Employers suspected of violating Colorado age discrimination law must make sure that they are not treating job applicants or employees less favorable solely because of their age. Without the right employment policies in place, Colorado employers can face severe penalties including large jury verdicts during litigation and EEOC investigations.
Age Discrimination in Employment Act
Under the Age Discrimination in Employment Act (ADEA), Colorado employers are subject to workplace discrimination in Colorado if the claimant is age 40 or older.
However, employers must still keep uniform employment discrimination policies that apply to all ages.
The Colorado Anti-discrimination Act allows employers in Colorado to treat workers over the age of 40 differently. However, employers can still be subject to an unfavorable EEOC decision of the person inflicting discrimination and the victim is both over 40. How your respond to EEOC complaints is also essential.
Colorado Workplace Discrimination Laws Prohibit Various Work Scenarios
Colorado age discrimination laws prohibit workplace discrimination in all phases of employment. This includes pay, hiring employees, job assignments, training promotions or any other condition of employment.
It is generally unlawful for apprenticeship programs, including joint labor-management apprenticeship programs, to discriminate on the basis of an individual’s age. Age limitations in apprenticeship programs are valid only if they fall within certain specific exceptions under the ADEA or if the EEOC grants a specific exemption.
Job Announcements and Advertisements
Colorado workplace discrimination laws and the Age Discrimination in Employment Act generally makes it unlawful to include age preferences, age limitations, or specifications in job advertisements. A job notice or advertisement may specify an age limit only in the rare circumstances where age is shown to be a “bona fide occupational qualification” (BFOQ) reasonably necessary to the normal operation of the business.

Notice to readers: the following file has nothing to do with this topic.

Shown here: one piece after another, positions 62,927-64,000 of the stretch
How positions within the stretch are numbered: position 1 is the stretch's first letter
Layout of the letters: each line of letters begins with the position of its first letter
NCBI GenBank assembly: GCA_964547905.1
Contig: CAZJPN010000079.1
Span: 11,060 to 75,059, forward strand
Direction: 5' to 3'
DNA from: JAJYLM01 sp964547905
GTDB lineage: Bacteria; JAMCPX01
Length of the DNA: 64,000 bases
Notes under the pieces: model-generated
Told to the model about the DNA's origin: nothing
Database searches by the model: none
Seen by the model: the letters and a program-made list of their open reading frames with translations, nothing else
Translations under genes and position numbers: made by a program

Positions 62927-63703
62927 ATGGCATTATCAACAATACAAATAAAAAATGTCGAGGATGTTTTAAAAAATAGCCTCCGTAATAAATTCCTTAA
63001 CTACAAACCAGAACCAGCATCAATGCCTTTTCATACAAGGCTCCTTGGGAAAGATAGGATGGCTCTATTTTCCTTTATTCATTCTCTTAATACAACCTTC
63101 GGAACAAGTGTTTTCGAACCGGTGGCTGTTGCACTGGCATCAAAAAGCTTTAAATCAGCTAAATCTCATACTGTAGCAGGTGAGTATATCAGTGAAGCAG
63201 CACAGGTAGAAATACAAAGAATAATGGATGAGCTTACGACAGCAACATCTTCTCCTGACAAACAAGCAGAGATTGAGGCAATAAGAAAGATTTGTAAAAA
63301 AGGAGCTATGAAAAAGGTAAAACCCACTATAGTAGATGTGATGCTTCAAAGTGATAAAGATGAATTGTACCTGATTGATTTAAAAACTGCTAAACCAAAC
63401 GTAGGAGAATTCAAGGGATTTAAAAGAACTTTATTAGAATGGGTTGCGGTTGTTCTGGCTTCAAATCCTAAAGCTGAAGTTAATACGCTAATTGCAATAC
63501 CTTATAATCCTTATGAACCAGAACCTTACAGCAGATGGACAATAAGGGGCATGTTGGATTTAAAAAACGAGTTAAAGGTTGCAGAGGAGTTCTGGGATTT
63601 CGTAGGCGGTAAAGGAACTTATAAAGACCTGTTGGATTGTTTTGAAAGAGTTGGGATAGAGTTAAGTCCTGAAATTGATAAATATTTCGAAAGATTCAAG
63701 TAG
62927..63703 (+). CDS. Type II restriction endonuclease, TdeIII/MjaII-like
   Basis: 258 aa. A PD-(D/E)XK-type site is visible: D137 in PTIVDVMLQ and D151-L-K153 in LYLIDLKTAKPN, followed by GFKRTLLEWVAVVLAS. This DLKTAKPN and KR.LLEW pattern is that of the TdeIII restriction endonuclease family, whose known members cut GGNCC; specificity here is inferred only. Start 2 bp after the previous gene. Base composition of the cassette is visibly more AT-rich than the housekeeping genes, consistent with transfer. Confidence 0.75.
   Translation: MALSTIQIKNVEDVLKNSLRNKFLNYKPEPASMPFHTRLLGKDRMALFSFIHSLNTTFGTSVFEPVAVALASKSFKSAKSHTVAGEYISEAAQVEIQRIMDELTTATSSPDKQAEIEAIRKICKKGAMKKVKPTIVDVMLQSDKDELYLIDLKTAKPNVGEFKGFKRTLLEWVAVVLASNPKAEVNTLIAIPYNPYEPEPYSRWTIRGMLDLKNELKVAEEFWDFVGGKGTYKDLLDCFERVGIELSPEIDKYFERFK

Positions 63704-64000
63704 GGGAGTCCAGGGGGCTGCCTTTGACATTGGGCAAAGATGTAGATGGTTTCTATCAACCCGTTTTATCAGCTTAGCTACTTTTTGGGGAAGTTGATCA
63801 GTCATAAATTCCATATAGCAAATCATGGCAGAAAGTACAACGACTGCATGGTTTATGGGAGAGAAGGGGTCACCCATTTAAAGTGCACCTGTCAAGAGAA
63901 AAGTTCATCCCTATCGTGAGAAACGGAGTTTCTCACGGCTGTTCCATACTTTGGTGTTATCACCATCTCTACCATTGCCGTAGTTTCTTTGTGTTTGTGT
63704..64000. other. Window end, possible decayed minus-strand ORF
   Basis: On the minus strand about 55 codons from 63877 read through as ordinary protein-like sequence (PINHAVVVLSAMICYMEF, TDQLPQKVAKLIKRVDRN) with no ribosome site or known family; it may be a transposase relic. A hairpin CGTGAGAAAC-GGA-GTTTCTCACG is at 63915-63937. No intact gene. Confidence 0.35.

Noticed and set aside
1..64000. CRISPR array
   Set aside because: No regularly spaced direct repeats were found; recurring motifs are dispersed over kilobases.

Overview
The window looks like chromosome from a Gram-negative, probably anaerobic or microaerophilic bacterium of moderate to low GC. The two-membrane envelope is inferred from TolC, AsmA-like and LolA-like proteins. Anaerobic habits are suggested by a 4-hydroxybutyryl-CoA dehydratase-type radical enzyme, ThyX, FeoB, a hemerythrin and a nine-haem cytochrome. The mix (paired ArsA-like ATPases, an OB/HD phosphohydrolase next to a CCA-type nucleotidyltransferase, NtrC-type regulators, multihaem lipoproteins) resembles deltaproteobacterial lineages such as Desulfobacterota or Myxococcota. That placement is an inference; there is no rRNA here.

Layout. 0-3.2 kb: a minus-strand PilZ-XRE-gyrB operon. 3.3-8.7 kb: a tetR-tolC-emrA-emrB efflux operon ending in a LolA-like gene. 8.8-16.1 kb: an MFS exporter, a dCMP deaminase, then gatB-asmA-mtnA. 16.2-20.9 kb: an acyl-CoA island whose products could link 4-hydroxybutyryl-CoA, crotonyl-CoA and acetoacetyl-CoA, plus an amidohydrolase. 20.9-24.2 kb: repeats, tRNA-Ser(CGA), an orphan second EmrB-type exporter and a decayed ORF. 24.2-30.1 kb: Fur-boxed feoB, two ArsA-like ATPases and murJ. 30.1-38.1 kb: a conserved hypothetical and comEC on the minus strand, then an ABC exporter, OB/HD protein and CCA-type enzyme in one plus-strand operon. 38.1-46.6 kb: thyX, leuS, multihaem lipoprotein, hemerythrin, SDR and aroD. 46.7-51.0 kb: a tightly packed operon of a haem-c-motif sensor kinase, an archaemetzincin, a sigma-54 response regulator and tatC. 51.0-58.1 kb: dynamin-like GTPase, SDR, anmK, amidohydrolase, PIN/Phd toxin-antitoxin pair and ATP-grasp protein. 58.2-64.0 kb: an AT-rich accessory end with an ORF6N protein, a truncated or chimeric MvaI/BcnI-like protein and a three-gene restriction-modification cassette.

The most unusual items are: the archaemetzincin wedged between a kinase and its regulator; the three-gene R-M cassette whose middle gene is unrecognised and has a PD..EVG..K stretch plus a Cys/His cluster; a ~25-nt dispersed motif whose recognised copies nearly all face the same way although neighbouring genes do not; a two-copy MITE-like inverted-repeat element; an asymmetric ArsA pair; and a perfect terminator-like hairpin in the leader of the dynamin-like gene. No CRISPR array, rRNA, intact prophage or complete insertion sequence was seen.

The ADEA does not specifically prohibit an employer from asking an applicant’s age or date of birth. However, because such inquiries may deter older workers from applying for employment or may otherwise indicate possible intent to discriminate based on age, requests for age information will be closely scrutinized to make sure that the inquiry was made for a lawful purpose, rather than for a purpose prohibited by the ADEA.
Colorado Anti-discrimination Act – Harassment in the Workplace: Under Colorado age discrimination laws, employers also cannot engage in workplace harassment due to a person’s age. Unwanted behavior such as rude or offensive remarks, that are frequent and severe are off limits. These are all legal issues that could land employers in hot water for violating age discrimination laws during EEOC investigations.
Do You Have Sound Employer Age Discrimination Policies? As a Colorado employer facing allegations from an employee that has been wrongfully terminated, you should also make sure that your employment policies do not result in a negative impact to employees or job applicants over the age of 40.
When it comes to employment and Colorado age discrimination laws, courts realize that adverse employer actions are not always obvious. Therefore, the laws are structured where alleged age discriminatory actions can lead a jury to believe that the employee was treated unlawfully.
Having the right employment law discrimination defense lawyers on your team can make a huge difference when taking proactive measures or responding to EEOC investigations. See information about defending against employment discrimination lawsuits.
For legal defense services under Colorado workplace discrimination laws for employers, call Watson & Associates’ age discrimination lawyers for immediate help. 720-941-7200. We offer a FREE Initial Consultation.